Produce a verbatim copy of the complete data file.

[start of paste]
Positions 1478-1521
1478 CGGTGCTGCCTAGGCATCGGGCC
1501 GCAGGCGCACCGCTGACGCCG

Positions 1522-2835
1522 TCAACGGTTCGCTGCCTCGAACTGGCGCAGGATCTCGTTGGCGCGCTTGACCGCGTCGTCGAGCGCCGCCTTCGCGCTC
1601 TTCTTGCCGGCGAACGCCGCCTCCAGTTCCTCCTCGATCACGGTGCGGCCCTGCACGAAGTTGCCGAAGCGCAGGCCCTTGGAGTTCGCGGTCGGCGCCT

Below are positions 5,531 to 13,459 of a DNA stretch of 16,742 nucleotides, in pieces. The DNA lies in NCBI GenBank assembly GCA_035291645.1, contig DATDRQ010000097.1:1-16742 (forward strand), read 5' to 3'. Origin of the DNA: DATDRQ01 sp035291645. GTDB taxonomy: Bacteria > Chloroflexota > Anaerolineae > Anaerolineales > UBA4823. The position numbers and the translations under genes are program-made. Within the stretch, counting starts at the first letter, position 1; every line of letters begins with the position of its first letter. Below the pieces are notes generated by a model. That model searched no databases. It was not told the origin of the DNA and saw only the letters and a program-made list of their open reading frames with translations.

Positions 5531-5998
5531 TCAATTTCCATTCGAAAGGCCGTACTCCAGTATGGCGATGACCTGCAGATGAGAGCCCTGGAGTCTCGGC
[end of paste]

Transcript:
Positions 1478-1521
1478 CGGTGCTGCCTAGGCATCGGGCC
1501 GCAGGCGCACCGCTGACGCCG

Positions 1522-2835
1522 TCAACGGTTCGCTGCCTCGAACTGGCGCAGGATCTCGTTGGCGCGCTTGACCGCGTCGTCGAGCGCCGCCTTCGCGCTC
1601 TTCTTGCCGGCGAACGCCGCCTCCAGTTCCTCCTCGATCACGGTGCGGCCCTGCACGAAGTTGCCGAAGCGCAGGCCCTTGGAGTTCGCGGTCGGCGCCT

Below are positions 5,531 to 13,459 of a DNA stretch of 16,742 nucleotides, in pieces. The DNA lies in NCBI GenBank assembly GCA_035291645.1, contig DATDRQ010000097.1:1-16742 (forward strand), read 5' to 3'. Origin of the DNA: DATDRQ01 sp035291645. GTDB taxonomy: Bacteria > Chloroflexota > Anaerolineae > Anaerolineales > UBA4823. The position numbers and the translations under genes are program-made. Within the stretch, counting starts at the first letter, position 1; every line of letters begins with the position of its first letter. Below the pieces are notes generated by a model. That model searched no databases. It was not told the origin of the DNA and saw only the letters and a program-made list of their open reading frames with translations.

Positions 5531-5998
5531 TCAATTTCCATTCGAAAGGCCGTACTCCAGTATGGCGATGACCTGCAGATGAGAGCCCTGGAGTCTCGGC